Yantra's Bengali's Feast
"Bengali is one of the underrated ccuisines in India, " says Chef Pinaki Ray, of Yantra. "When you talk about Indian food, people tend to talk about North Indian food: butter masala, Dal makhani, and naan. Bengali cuisine, on the other hand, is very rich and very varied. There's lots of fresh fish, lean mutton.” He details about how the creators of the cuisine, mostly Begali widows, developed the cuisine, which caters also to a vegetarian diet, alongside mutton cooked the traditional Bengali way, the liberal use of mustard paste, and Bengali sweets. This was something he wanted to bring forth at Yantra, where alongside the popular North Indian dishes, he is set to introduce his culture to the Singapore public. “We make the sweets in house.” He explains, beaming with pride.
Chef Ray, who joined Yantra this year in March, has a career spanning 17 years, including names such as JW Marriott South Beach and Marina Bay Sands, but this is the first time he was able to helm a restaurant that focused on North Indian food. " Everywhere else, I was mostly cooking European style cuisine, and sometimes perhaps simple Indian food. This is an oppportunity for me as an Indian chef to showcase my range and skills as an Indian chef. Yantra has always been famous for pushing the envelope, and that's why I want to bring in some Bengali cuisine." Reception towards his menu has been great so far, with people raving about the combination of fish cooked perfectly with mustard paste as an example.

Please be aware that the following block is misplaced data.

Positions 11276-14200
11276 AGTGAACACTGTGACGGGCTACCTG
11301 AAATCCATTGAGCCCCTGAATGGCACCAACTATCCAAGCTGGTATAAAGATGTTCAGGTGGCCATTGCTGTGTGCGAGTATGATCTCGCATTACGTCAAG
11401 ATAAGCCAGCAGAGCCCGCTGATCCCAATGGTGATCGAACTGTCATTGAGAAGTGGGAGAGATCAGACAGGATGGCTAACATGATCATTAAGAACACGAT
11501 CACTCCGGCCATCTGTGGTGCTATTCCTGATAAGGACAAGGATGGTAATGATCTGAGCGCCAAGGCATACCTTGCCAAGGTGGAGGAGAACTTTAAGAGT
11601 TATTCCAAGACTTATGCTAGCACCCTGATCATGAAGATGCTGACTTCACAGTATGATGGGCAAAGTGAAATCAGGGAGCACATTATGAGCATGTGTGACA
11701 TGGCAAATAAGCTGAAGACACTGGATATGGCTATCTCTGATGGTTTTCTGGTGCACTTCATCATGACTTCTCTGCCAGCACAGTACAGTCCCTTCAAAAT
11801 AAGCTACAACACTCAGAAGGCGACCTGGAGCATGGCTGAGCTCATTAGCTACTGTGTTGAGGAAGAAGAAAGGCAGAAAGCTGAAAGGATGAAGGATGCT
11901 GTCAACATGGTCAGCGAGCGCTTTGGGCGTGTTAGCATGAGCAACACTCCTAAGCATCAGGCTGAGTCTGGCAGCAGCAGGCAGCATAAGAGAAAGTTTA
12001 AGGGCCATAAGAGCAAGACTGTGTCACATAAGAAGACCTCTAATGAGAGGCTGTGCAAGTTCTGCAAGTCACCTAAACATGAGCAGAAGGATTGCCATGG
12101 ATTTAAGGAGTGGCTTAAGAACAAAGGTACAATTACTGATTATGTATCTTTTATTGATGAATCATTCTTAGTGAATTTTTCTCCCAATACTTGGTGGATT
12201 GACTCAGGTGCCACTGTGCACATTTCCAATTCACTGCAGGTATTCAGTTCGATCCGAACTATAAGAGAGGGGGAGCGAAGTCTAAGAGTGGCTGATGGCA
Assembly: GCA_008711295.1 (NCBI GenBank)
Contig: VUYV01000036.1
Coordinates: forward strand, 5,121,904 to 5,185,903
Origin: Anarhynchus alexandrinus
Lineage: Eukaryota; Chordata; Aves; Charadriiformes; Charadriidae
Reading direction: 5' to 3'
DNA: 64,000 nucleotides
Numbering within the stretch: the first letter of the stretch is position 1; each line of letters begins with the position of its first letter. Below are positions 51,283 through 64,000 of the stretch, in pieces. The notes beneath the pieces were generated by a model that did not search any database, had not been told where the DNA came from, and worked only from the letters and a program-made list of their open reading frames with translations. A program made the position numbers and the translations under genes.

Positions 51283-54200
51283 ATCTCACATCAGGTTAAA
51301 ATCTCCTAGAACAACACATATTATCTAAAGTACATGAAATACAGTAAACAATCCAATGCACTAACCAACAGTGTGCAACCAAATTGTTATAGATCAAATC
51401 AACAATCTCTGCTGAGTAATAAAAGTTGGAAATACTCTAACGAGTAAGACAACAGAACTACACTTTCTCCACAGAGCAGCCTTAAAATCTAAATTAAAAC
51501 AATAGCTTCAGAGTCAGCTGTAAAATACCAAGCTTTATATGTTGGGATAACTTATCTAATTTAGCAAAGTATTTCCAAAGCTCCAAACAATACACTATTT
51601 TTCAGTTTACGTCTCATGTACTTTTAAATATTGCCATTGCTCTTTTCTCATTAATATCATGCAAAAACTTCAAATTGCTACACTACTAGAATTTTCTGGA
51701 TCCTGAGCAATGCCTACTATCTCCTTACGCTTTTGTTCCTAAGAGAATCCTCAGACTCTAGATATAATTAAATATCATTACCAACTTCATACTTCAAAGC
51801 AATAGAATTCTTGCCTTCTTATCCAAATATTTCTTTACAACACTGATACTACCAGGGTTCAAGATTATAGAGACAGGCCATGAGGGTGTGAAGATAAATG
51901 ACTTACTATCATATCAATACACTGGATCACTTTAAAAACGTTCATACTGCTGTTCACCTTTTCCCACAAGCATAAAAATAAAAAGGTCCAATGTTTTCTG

Yantra will be showcasing more promotions in the next few months, starting with a menu that's meant to celebrate Durga Puja, a Bengali festival which will be held on Thursday 22 October and end on 26 October.Till the, the team at Yantra are welcome for you and your families to join them down at Yantra to taste their lunch menu.